Tonsillitis - Symptoms And Other Facts


Falling sick due to cough and cold is a common phenomenon, but sore throat that pains and irritates horribly can be a cause for concern.

One reason for sore throat could be a consequence of Tonsillitis or infection-induced tonsillitis. It is often caused by a common cold. The virus causing this initially results in sniffles and a scratchy throat, but it can then progress to a tonsil infection. Nevertheless, bacterial infections can also cause tonsillitis.

What exactly is tonsillitis?

The tonsils are two lymph nodes positioned on either side of the rear of the throat. They function as filters, preventing pathogens from entering the airways.

Tonsils, on the other hand, are susceptible to bacterial and viral infection, causing them to swell and become inflamed. This medical condition is known as Tonsillitis. Also, tonsillitis majorly occurs in children and affects them the most.

What are the causes of tonsillitis?

Tonsillitis is typically caused by viruses that cause the common cold. Rhinovirus, Epstein-Barr virus, Hepatitis A, and HIV are a few more infections that can cause tonsillitis. Bacterial infections are another possibility.

Moreover, Streptococcus pyogenes, the bacteria that causes strep throat, is one of the most prevalent bacteria that cause tonsillitis. This illness can also be caused by different strains of strep and other germs. Bacterial tonsillitis is more prevalent in children aged 5 to 15 years.

What are the symptoms of tonsillitis?

Let’s understand the symptoms of tonsillitis in detail:

Acute tonsillitis

Tonsillitis is most common in children, but it is unusual in children under the age of 2.

The symptoms could be the following:

  • Fever
  • Throat discomfort
  • Breath that stinks
  • Swallowing Difficulties (called dysphagia)
  • Swallowing is painful (called odynophagia)
  • Dehydration
  • Neck lymph nodes that are tender
  • Snoring, snoring, or sleep apnea are all symptoms of mouth breathing.
  • Fatigue, lethargy, and malaise
  • White spot on tonsil, pus, or redness


Scarlet fever – This is another symptom of acute tonsillitis. A fine red rash all over the body indicates Scarlet fever that may worsen over the next few days. These symptoms often disappear in 3 to 4 days, although they might last up to 2 weeks.

Chronic Tonsillitis

Some of the symptoms of chronic tonsillitis are:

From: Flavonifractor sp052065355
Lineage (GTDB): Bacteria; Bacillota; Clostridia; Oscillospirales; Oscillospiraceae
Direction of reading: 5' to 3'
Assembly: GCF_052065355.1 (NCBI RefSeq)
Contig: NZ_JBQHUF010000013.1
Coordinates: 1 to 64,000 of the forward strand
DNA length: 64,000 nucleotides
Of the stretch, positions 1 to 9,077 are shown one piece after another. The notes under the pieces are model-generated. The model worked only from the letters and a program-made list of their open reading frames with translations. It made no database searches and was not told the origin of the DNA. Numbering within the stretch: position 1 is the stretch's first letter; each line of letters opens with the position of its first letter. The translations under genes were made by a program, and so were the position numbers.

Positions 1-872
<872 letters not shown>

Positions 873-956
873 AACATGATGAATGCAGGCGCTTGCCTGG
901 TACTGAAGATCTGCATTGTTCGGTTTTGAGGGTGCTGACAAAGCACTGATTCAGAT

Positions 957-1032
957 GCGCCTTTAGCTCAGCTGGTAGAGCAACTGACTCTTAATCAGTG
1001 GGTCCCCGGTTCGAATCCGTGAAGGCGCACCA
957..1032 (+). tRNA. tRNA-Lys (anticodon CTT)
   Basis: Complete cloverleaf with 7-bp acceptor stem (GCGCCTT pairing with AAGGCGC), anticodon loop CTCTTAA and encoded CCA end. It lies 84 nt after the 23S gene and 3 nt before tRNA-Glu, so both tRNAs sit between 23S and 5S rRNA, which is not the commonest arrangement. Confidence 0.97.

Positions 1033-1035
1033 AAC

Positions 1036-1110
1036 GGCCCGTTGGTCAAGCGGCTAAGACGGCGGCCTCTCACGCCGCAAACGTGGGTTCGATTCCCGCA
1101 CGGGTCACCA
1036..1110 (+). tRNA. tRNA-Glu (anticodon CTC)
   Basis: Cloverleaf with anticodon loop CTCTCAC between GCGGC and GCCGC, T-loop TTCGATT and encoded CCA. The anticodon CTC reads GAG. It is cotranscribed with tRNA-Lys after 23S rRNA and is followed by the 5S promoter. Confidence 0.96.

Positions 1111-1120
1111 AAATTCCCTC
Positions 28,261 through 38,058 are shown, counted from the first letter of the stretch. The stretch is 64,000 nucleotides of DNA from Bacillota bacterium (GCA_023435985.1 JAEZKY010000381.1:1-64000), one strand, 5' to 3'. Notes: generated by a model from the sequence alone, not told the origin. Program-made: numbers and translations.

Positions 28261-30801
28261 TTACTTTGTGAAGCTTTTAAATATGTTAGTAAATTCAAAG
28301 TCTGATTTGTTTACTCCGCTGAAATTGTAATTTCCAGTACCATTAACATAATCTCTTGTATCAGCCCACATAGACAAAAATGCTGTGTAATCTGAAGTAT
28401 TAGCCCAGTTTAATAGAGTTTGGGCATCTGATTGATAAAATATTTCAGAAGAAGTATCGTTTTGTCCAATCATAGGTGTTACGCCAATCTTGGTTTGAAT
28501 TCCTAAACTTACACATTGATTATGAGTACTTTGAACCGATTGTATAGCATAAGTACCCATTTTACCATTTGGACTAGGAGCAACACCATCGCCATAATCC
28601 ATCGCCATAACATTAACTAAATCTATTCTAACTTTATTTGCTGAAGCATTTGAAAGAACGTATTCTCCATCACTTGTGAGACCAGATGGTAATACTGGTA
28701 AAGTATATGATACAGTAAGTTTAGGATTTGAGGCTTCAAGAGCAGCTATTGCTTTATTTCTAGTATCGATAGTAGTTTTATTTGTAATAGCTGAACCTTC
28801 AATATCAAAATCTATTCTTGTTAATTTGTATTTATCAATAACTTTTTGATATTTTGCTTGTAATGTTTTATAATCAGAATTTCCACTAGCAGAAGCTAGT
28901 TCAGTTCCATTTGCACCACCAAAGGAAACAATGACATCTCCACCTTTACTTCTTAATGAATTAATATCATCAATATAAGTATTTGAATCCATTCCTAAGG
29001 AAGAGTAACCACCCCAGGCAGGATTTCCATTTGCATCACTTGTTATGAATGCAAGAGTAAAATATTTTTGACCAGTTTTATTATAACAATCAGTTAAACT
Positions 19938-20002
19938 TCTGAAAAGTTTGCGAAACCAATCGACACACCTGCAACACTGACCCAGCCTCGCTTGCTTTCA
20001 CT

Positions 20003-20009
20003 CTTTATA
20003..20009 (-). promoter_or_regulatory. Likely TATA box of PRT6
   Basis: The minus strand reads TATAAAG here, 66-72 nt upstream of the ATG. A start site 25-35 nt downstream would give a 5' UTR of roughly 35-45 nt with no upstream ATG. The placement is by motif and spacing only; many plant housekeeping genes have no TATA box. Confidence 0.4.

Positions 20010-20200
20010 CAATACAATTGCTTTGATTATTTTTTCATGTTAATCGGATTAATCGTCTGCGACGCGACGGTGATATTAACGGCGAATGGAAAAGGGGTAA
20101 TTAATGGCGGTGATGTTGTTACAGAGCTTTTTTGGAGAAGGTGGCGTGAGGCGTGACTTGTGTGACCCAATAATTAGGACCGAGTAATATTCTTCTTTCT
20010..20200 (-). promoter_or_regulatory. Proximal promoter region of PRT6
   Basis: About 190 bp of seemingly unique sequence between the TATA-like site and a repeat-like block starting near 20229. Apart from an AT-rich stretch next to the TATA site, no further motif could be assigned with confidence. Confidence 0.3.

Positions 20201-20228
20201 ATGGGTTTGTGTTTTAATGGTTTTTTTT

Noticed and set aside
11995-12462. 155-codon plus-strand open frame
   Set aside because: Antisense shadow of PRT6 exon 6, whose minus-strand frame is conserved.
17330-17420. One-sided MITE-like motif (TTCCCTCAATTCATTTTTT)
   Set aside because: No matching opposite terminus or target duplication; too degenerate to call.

• Recurring painful throat
  • Breath that stinks
  • Tonsil rocks (debris that has collected on your tonsils)
  • Tender lymph nodes in the neck that persists

Peritonsillar Abscess – A peritonsillar abscess is a severe form of tonsillitis in which pus-filled abscess forms around the tonsil. It is most common in teenagers and adults, but it can occur in children on occasion.

Peritonsillar tonsillitis symptoms include:

  • Fever
  • Throat discomfort
  • Drooling
  • Opening the mouth is difficult (Trismus)
  • Voice quality is muffled.
  • One tonsil may be noticeably larger than the other

For some people, tonsillitis could be repetitive episodes. They may keep developing acute tonsillitis, in which symptoms reappear shortly, even after a course of antibiotic medication.

Is tonsillitis contagious?

Tonsillitis is caused by a number of viruses or bacteria and is infectious, which means it spreads from one person to another.

What are the treatment options?

Patients with tonsillitis should see their general care physician or an ENT (ear, nose, and throat) specialist, also known as an otolaryngologist. A doctor will often swab the tonsils or throat to establish whether a patient has a viral or bacterial illness.

Viral tonsillitis normally resolves without the need for additional treatment. Nonetheless, hydration and pain management are critical. Bacterial tonsillitis needs antibiotics which help tonsils heal faster and prevent complications such as rheumatic fever.

It must be noted that surgery may be required to remove the tonsils in some cases, especially in children with recurrent cases of tonsillitis. But whether surgery is necessary or not; your ENT specialist will do a thorough diagnosis and decide the same. Surgery might also be undertaken to drain the abscess around the tonsil if a patient suffers a severe case of tonsillitis (peritonsillar abscess).

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 Dr Peter Baptista Jardin

European Board Certified ENT Doctor In Dubai

Dr. Peter Baptista Jardin is an ENT specialist with a special interest in treating sleep apnea. He is a revered expert in Spain for performing the first ever robotic transoral surgery in 2011, and the only series of hypoglossal nerve stimulation proved revolutionary for obstructive sleep apnea treatment worldwide. He currently serves as an ENT doctor in Dubai’s Al Zahra Hospital.